Pete McKell (Michael Vartan) is an American travel writer getting a taste of the sights and sounds of Outback Australia - and also getting the taste of a fly in his coffee thanks to the barman overhearing him say his service is terrible when he's on his phone. After disposing of the coffee, Pete makes his way to the dock of the local river tours and joins his fellow tourists on the boat captained by Kate Ryan (Radha Mitchell) who will be guiding them on their pleasure ride. It promises to be a picturesque journey, but what they don't bank on is the wildlife; Kate gives them the lecture on crocodiles, not knowing how relevant this will be...
If there's one thing that Rogue did right it was get permission to shoot in some of the most beautiful scenery Australia had to offer, with the photography of Will Gibson, whose final film this sadly was, doing his nation proud. There's something exquisitely mysterious about the Outback that films made there apparently effortlessly capture, and this film was no exception, taking in scenery that no other movie had ever viewed before. So that was a plus, but what of the rest of it? As a follow up to writer and director Greg Mclean's worldwide hit Wolf Creek one might expect this offering to be similarly brutal, yet is was a disappointment financially, suggesting it did not go far enough.
The main issue that emerges from Rogue is that it's simply too generic, with its flown-in American guest star and unremarkable suspense sequences. It could be any TV premiere horror movie were it not for the sheen of its photography with its monster of the week villain who does not appear until the film is around a third over. That initial half hour is intended to build up tension, with a couple of yahoos zooming up in their speedboat (one of them played by Sam Worthington) and a minor standoff with the passengers which ends when Worthington's Neil falls in the water. Mclean does well to sketch in the tourists' personalities here, but they all pretty much act as you would expect when the croc strikes.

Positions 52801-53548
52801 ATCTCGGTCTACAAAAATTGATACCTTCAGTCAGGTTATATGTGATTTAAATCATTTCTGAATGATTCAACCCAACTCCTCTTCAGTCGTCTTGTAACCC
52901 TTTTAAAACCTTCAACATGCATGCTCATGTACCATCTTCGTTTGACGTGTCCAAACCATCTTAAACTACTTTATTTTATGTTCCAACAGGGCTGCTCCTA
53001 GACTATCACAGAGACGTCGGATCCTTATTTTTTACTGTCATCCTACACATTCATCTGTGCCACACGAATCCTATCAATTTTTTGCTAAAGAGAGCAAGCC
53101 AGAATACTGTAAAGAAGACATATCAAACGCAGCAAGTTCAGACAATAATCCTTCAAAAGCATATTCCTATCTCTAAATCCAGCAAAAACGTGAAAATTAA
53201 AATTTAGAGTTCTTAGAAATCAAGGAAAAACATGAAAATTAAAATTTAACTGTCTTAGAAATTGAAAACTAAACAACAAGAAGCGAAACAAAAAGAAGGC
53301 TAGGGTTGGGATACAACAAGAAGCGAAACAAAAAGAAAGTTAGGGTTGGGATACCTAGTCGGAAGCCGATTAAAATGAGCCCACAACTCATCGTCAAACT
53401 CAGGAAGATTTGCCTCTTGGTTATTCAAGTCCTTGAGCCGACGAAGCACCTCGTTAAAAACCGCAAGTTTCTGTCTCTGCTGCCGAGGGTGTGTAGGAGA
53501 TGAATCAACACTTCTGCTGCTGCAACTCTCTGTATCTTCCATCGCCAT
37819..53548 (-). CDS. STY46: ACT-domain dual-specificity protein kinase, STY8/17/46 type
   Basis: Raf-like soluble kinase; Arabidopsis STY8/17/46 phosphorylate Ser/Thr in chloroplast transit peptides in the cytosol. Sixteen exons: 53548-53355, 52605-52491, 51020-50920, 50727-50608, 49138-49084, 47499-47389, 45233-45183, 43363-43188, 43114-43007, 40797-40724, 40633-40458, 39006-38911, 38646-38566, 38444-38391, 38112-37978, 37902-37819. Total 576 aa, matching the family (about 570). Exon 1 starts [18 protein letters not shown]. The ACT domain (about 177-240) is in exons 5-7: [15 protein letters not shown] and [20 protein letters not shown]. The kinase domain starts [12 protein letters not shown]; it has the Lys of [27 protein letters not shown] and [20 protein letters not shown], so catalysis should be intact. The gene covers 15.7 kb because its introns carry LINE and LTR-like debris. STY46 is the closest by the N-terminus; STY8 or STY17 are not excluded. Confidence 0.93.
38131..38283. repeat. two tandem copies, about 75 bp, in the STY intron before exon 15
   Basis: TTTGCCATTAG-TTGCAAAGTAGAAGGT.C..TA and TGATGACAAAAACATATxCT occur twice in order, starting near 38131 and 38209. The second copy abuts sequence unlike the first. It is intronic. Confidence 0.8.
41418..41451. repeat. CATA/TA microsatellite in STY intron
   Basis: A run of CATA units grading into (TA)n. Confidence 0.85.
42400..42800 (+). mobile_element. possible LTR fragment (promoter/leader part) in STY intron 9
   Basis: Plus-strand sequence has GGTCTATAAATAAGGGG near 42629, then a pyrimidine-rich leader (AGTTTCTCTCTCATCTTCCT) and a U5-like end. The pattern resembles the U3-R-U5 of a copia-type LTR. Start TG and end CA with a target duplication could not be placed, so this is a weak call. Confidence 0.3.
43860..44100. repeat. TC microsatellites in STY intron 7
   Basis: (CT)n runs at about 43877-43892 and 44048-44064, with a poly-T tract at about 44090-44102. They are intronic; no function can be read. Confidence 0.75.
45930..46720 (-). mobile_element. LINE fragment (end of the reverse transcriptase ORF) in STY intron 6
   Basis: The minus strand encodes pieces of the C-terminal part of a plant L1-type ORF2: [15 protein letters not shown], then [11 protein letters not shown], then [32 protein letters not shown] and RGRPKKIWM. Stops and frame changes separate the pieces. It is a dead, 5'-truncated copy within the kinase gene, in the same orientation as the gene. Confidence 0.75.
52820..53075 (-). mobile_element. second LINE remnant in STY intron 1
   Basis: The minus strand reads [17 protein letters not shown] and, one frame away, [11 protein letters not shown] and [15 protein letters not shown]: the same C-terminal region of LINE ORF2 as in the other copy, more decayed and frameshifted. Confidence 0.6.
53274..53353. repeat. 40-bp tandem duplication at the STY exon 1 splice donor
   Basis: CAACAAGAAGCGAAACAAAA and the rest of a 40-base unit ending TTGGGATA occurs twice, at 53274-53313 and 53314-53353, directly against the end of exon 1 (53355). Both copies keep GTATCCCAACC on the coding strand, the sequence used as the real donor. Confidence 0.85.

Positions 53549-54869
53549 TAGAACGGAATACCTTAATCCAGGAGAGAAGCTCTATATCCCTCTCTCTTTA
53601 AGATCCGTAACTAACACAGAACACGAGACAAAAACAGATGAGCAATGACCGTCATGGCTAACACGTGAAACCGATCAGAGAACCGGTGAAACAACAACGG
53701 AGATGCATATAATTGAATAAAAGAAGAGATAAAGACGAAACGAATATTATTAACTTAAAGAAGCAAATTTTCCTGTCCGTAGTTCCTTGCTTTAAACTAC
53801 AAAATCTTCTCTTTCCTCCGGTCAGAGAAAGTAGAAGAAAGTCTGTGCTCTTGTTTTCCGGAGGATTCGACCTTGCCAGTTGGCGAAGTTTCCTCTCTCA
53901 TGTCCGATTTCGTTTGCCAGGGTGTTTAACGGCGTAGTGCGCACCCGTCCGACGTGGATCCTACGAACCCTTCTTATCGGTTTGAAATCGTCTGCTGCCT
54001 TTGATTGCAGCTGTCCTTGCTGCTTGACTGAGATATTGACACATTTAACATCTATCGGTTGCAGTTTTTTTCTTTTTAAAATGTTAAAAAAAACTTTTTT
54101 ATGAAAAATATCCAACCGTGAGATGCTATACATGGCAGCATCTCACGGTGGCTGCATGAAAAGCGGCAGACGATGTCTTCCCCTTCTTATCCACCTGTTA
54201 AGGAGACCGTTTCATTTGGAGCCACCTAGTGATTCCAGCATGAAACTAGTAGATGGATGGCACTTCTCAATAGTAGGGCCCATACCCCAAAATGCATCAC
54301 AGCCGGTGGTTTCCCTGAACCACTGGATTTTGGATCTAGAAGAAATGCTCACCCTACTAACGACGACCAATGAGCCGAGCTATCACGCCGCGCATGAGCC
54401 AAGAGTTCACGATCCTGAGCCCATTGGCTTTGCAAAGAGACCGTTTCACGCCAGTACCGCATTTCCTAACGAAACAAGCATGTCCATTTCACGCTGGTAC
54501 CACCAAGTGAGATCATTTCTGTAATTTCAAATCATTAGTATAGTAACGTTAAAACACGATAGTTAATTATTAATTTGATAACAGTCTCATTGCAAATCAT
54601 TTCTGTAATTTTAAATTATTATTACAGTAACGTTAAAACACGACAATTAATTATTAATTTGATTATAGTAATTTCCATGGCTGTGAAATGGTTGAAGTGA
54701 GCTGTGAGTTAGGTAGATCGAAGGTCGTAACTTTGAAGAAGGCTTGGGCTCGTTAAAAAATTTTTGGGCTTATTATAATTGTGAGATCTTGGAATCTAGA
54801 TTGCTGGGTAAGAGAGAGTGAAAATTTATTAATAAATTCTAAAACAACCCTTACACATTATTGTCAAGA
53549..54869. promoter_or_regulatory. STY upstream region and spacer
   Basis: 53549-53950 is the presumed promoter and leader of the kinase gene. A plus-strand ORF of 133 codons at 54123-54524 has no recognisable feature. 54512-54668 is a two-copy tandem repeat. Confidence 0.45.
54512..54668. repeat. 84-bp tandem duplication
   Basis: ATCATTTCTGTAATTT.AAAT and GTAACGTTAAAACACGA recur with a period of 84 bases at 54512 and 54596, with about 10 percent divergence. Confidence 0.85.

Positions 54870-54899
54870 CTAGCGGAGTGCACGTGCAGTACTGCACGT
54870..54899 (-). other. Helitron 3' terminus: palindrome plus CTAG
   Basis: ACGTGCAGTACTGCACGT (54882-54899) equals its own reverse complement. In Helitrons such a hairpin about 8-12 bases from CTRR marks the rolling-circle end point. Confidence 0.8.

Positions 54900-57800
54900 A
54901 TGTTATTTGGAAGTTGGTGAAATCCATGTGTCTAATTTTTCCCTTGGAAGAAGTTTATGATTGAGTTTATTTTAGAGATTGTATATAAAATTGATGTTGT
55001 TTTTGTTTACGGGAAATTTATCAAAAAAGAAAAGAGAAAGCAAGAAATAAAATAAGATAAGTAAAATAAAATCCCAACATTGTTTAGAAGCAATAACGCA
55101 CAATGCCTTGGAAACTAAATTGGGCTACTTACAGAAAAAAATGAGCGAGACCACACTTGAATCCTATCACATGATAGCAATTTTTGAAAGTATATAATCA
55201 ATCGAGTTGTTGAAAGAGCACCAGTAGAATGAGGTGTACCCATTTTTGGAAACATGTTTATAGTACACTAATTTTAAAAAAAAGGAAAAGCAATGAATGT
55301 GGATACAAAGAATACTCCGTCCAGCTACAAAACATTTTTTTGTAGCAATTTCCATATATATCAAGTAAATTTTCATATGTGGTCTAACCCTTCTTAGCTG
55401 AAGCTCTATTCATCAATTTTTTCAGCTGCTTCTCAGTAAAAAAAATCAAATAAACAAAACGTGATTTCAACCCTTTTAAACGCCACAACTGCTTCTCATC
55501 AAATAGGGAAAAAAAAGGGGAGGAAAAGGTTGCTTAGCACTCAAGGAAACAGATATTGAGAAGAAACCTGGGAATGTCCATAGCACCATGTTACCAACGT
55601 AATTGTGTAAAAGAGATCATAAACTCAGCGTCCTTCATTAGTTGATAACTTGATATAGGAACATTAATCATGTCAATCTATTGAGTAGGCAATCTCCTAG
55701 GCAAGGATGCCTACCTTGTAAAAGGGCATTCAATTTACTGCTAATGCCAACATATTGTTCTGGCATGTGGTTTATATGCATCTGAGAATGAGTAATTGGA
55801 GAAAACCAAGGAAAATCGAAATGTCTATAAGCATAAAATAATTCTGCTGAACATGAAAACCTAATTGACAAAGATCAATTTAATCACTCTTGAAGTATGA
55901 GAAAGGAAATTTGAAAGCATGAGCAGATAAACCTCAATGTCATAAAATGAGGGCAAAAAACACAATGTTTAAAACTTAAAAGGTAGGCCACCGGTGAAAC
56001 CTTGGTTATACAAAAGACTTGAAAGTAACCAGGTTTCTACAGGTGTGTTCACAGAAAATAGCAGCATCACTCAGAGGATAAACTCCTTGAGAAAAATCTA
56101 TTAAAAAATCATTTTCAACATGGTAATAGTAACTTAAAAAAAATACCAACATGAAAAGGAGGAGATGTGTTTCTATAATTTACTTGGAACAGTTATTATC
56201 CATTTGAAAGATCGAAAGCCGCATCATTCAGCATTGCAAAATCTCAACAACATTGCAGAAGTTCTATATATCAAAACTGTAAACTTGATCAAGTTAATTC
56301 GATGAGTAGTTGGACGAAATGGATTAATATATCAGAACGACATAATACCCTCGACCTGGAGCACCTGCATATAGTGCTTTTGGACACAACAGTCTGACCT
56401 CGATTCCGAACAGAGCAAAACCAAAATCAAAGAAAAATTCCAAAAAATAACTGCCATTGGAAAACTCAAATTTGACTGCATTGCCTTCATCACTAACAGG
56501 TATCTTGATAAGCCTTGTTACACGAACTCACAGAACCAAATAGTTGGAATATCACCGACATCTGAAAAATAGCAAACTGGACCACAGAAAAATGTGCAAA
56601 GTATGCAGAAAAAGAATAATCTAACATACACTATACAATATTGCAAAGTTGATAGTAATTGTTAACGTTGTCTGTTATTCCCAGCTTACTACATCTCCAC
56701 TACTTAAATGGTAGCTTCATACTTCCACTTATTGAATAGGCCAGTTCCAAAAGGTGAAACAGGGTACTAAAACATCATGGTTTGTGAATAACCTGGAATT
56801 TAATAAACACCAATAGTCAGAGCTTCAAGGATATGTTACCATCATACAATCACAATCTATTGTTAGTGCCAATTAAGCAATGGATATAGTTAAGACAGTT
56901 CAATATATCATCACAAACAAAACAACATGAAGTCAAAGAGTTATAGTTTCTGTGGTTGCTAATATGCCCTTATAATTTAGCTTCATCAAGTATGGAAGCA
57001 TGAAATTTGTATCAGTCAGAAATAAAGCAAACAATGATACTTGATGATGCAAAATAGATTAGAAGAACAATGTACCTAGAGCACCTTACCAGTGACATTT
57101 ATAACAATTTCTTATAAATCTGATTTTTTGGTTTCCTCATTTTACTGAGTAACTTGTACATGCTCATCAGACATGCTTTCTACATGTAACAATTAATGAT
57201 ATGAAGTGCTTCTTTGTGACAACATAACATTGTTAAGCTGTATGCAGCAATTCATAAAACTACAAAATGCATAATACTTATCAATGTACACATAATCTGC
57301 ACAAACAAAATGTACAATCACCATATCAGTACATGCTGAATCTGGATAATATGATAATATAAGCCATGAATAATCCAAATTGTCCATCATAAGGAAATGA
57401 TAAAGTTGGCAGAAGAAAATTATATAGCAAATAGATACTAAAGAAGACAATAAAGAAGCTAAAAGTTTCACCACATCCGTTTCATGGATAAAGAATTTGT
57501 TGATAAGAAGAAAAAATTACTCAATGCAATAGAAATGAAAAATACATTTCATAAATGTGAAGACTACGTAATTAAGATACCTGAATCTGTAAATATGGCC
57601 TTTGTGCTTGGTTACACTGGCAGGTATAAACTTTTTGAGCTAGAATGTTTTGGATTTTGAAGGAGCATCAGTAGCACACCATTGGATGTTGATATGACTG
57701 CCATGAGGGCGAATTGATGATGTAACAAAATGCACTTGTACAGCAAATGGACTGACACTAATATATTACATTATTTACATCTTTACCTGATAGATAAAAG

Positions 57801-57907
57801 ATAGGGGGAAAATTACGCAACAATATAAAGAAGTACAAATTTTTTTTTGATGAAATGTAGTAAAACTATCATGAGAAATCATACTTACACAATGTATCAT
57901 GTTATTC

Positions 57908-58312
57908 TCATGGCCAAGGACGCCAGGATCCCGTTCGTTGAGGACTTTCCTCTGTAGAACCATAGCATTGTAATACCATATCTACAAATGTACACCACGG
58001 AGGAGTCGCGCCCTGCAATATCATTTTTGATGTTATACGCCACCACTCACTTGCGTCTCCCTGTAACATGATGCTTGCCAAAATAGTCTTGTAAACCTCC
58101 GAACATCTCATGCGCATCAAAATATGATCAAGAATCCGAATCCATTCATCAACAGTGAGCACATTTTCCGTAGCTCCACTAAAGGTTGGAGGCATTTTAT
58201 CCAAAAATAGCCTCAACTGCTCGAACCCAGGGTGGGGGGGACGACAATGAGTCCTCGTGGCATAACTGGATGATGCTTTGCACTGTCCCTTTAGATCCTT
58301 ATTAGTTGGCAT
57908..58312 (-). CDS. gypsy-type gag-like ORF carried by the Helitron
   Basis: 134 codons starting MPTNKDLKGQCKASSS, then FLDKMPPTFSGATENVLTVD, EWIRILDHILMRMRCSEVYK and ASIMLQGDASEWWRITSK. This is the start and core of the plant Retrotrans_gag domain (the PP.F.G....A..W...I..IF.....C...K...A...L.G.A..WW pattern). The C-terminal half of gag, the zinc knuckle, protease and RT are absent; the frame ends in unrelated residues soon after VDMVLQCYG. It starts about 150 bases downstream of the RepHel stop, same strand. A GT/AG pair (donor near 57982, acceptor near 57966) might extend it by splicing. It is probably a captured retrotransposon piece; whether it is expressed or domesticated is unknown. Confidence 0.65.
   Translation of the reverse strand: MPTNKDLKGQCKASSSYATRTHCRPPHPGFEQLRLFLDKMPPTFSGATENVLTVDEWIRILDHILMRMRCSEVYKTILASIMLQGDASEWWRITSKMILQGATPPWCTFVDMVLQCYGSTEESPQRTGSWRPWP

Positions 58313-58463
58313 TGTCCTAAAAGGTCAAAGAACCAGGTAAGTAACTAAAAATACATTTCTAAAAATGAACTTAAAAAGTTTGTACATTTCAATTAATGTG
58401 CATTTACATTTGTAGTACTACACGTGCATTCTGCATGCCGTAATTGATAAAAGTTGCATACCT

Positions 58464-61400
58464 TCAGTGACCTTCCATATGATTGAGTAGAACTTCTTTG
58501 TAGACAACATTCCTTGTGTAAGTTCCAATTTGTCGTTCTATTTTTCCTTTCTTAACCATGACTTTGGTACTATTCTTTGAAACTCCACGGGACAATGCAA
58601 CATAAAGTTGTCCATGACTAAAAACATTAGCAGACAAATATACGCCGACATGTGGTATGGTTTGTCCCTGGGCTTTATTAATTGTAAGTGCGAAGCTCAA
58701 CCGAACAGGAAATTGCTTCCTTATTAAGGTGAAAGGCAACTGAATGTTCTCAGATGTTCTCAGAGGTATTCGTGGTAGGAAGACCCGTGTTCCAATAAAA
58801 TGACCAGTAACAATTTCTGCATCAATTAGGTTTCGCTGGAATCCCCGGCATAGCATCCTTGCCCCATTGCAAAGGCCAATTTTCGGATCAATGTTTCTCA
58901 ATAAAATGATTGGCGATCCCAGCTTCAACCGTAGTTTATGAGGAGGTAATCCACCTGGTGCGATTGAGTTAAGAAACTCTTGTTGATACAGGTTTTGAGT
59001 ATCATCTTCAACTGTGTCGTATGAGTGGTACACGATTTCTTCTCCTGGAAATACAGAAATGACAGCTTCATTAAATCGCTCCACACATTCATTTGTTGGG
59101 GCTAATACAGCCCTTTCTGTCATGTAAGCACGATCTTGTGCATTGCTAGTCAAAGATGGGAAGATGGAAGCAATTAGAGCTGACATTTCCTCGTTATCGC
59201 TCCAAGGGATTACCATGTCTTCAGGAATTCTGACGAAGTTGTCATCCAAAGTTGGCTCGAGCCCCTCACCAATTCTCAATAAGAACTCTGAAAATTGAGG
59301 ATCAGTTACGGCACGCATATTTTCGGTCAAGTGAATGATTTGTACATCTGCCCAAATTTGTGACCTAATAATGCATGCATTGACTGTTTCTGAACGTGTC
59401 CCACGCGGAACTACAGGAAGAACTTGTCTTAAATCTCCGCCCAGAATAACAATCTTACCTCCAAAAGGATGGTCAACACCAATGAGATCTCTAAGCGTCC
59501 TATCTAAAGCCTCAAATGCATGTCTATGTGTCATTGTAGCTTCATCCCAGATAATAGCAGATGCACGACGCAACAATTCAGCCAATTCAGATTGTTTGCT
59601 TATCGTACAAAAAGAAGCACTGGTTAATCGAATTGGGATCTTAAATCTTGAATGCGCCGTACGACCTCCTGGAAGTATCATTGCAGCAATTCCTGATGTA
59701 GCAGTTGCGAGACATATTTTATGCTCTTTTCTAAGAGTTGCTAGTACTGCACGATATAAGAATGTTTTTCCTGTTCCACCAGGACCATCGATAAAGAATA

What happens is that on the way back from their sightseeing trip they notice a distress flare on one part of the river which branches off into an area where they are not usually allowed to take tourists: well, their alarm bells should have started ringing right there. But they don't, and amid some grumbling Kate decides to head off in the direction of the flare to see if they can help, leaving them eventually stranded when the boat is hit by an unseen creature that might just be the giant monster of the title. OK, it definitely is the giant monster of the title, and now it has the passengers in its territory, it's not going to let them go without a fight - this is a big crocodile, and it takes a lot to feed it.
It might appear we're in serial murder territory too, as the reptile picks off the hapless humans one by one, but really this was a throwback to those revenge of nature movies that the seventies produced; after all, Australia came up with quite a few of them too. The message is that by being so trivial about the landscape as to want to go sightseeing there without proving their worth by truly engaging with it, the tourists are being punished, and Mclean generates some mileage out of the way the big meat eater is far more powerful than any of them, as a representative of the country which plans to overwhelm them. While it's playing out this scenario there's little the film does that's egregiously wrong, it's simply that it presents little that is new apart from an excellent animatronic creature, and it's the kind of film you're likely to forget you've ever seen a few months down the line. Music by Frank Tetaz (listen for the apt choice of song over the end credits).
[Icon's Region 2 DVD has a documentary, director commentary, a making of and more as extras.]